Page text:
[00:31:31] Viv Guy: Absolutely. And we’ve had a range of guests on with. Multi seven figure businesses with, I guess what you’d call smallish like origins numbers in terms of like, I think Natasha Bray seven, because, uh, she’s got a list of about 6,000 people or an audience of about 6,000, which you might say, you know, some people are like, oh my God, haven’t even got 600 people in it.

[00:31:55] Viv Guy: That’s okay as well. But then there are people out there with lists of [00:32:00] 50,000 struggling to make. 500,000, because actually, are they an engaged list? Are they the right audience? You know, how have they built an audience of the right people or has it just been a vanity metric again? So bringing people in like via socials, asking them for their email address and then putting them into the email list than it, maybe they’re not the right people.

[00:32:19] Viv Guy: So just being really conscious of that. Don’t get hung up on big numbers on everything I should say. Quality quality over quantity every time.

[00:32:29] Viv Guy: Brilliant. Ruth, thank you so, so much. So, um, if anyone is interested in finding out more about how to work with you, talk to us about how people can work with you. What types of offers have you got going on this?

[00:32:45] Ruth Poundwhite: So I have a whole range of programs for sensitive business owners, all different price points. And a lot of it is really about owning. What makes you unique? What makes you magic and reclaiming what the word sensitive means in, in how we show up in our online business.

[00:33:02] Ruth Poundwhite: So you can find all that stuff at You go on there, click everything. And there’s a list of everything I do. Um, and I also have a podcast it’s called quietly ambitious. So that is probably the best way to keep up with what I’m doing.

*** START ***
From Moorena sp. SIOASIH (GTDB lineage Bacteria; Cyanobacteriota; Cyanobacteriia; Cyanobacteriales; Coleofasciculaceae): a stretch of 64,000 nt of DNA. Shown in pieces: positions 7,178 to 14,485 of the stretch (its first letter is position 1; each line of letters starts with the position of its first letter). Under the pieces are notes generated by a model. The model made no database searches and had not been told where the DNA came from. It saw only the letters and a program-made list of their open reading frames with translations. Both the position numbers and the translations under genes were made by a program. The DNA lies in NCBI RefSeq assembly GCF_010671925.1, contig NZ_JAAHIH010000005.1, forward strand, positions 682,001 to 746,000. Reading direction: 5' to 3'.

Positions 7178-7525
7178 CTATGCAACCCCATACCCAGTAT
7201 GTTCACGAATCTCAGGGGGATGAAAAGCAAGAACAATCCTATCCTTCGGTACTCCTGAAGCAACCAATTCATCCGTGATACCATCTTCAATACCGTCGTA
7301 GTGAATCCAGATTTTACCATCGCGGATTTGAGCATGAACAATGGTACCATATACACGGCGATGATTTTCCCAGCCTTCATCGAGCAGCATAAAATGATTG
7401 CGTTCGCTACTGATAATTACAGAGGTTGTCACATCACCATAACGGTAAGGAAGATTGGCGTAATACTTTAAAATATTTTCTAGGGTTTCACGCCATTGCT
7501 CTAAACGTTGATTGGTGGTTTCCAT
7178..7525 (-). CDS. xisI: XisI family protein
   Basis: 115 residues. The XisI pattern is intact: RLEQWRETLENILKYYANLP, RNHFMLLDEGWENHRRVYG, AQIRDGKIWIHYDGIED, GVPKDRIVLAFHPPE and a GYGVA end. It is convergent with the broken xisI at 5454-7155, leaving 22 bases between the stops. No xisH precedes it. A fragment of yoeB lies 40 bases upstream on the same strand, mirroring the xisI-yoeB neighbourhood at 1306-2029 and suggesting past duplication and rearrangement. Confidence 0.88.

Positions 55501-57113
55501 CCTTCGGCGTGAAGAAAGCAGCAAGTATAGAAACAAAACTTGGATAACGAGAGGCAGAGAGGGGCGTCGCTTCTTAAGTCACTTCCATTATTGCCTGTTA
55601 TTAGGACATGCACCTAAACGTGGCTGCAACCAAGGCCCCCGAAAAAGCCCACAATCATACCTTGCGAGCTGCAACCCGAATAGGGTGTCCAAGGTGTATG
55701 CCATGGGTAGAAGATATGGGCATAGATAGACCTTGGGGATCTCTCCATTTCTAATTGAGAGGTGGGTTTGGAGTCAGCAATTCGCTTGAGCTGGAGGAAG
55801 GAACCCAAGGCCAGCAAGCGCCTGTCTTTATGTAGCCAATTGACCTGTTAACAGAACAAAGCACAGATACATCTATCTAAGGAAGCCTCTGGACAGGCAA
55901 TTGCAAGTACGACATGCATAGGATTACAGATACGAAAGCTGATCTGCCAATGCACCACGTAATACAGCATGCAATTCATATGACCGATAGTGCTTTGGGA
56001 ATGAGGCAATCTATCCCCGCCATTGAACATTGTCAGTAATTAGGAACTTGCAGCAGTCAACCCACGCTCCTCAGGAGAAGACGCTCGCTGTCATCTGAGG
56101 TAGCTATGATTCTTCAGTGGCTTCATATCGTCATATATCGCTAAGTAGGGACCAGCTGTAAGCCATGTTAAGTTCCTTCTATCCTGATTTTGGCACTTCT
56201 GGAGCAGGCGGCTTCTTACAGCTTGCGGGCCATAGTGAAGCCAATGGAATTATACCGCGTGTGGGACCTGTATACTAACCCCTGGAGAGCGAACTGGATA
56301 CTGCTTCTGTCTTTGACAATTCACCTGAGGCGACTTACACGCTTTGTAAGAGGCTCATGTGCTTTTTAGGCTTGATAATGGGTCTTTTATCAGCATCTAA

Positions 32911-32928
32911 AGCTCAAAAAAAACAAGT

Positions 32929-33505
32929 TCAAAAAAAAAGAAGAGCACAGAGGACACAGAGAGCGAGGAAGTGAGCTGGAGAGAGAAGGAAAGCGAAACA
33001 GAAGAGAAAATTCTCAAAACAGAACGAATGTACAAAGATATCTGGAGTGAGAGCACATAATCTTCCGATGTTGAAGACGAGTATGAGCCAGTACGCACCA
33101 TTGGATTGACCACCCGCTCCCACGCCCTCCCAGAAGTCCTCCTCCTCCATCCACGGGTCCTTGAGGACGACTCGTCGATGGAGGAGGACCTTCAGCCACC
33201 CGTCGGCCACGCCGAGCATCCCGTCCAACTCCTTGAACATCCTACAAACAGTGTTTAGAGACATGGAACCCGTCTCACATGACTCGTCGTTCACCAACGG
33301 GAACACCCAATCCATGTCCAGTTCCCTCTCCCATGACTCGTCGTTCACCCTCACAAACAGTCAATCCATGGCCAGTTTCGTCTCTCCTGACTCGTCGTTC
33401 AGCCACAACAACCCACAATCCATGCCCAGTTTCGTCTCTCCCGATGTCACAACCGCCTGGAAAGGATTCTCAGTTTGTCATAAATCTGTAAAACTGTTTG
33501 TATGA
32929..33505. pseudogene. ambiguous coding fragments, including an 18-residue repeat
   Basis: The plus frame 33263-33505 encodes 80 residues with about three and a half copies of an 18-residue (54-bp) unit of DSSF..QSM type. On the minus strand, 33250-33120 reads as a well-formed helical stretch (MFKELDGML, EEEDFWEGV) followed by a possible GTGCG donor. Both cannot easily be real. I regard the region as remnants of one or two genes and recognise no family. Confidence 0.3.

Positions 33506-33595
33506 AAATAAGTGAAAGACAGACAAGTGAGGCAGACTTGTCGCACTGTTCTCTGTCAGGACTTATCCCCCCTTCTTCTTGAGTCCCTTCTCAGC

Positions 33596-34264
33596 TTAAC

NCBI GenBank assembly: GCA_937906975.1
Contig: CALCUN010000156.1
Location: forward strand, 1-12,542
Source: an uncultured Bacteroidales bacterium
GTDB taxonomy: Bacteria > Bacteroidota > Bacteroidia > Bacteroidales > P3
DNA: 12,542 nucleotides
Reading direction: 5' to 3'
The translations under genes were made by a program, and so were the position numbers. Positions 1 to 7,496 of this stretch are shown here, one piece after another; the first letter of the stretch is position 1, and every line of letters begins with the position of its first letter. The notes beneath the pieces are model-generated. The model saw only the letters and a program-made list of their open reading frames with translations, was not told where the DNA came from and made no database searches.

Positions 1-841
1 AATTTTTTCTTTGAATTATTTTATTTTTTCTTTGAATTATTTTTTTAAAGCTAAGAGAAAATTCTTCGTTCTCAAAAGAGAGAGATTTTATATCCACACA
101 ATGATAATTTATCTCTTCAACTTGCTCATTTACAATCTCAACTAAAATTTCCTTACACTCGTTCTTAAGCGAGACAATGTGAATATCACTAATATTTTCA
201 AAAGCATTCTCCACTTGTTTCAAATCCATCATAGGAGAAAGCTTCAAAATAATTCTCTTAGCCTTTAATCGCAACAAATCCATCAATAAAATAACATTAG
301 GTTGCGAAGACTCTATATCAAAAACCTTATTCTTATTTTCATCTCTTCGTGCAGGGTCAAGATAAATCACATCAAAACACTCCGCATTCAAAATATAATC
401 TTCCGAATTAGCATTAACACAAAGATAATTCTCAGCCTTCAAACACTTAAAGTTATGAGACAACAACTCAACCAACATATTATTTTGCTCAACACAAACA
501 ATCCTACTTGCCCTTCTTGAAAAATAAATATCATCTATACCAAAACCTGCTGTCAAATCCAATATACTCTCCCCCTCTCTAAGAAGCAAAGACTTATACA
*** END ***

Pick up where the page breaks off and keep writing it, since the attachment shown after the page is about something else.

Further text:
[00:33:16] Ruth Poundwhite: And I am on Instagram stories

[00:33:19] Viv Guy: I will link all of those in the show notes. Absolutely. Fantastic. Ruth, thank you so much for being here today. It’s been really, really useful and really educational as well. Because as I said, I started this show going, I’m not a sensitive human and ended up going, oh, actually I have sensitive human.

[00:33:35] Viv Guy: I totally relate to that. So thank you for today and wishing you well for the rest of this year.


Quietly Ambitious

Effective Marketing for Sensitive Humans with Ruth Poundwhite

Are you burning out doing business the way you currently are? Today we are exploring being sensitive humans and how this can impact on the way you feel in doing business.

We’re diving into how to build a business when you’re a sensitive human? Sensitive in a way that was regarded negatively as a child, phrases like “stop being so sensitive” were commonly used.

Maybe you wonder:

>>How you’ll ever be the CEO and face of your business as a sensitive human.

>>How you can market your business without burning out

>>How Social Media affects you as a sensitive business owner.

In this episode Ruth is sharing with us how upon finally labelling and discovering her quietly ambitious, sensitive human personality and makeup were not and aren’t weaknesses have enabled her to create a business that feeds her soul.

Ruth Poundwhite is a massive introvert — and proud of it! She is a certified coach and feminist marketer who supports highly sensitive humans to scale their businesses without sacrificing who they are. She is particularly passionate about helping women to trust in themselves to build businesses that prioritise both their physical and mental wellbeing. Clients have described the way Ruth works as “nurturing,” “kind” and “deeply intuitive.”

As host of the Quietly Ambitious podcast, and through her courses and group programs, Ruth has helped thousands of service-based business owners gain confidence, increase their bookings, create aligned offers, and have their first 5+ figure launches. Her book, Quietly Ambitious, is scheduled for release in early 2022.

Ruth lives by the sea in the South-East of England with her husband and son. You can listen to the podcast at and find her on Instagram @ruthpoundwhite


Connect with Guest


Connect with Viv

Make sure to check out more of what I have to offer by going to my website and you can even watch me on Youtube.

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Here’s a glance at this episode:

02:14 – What is a sensitive human?

09:11 – Managing your energy as a sensitive human in business

13:14 – The Art of Aligned Action Taking Exercise

15:23 – Social Media as a sensitive human

25:17 – Prioritizing email over social media

32:14 – Connect with Ruth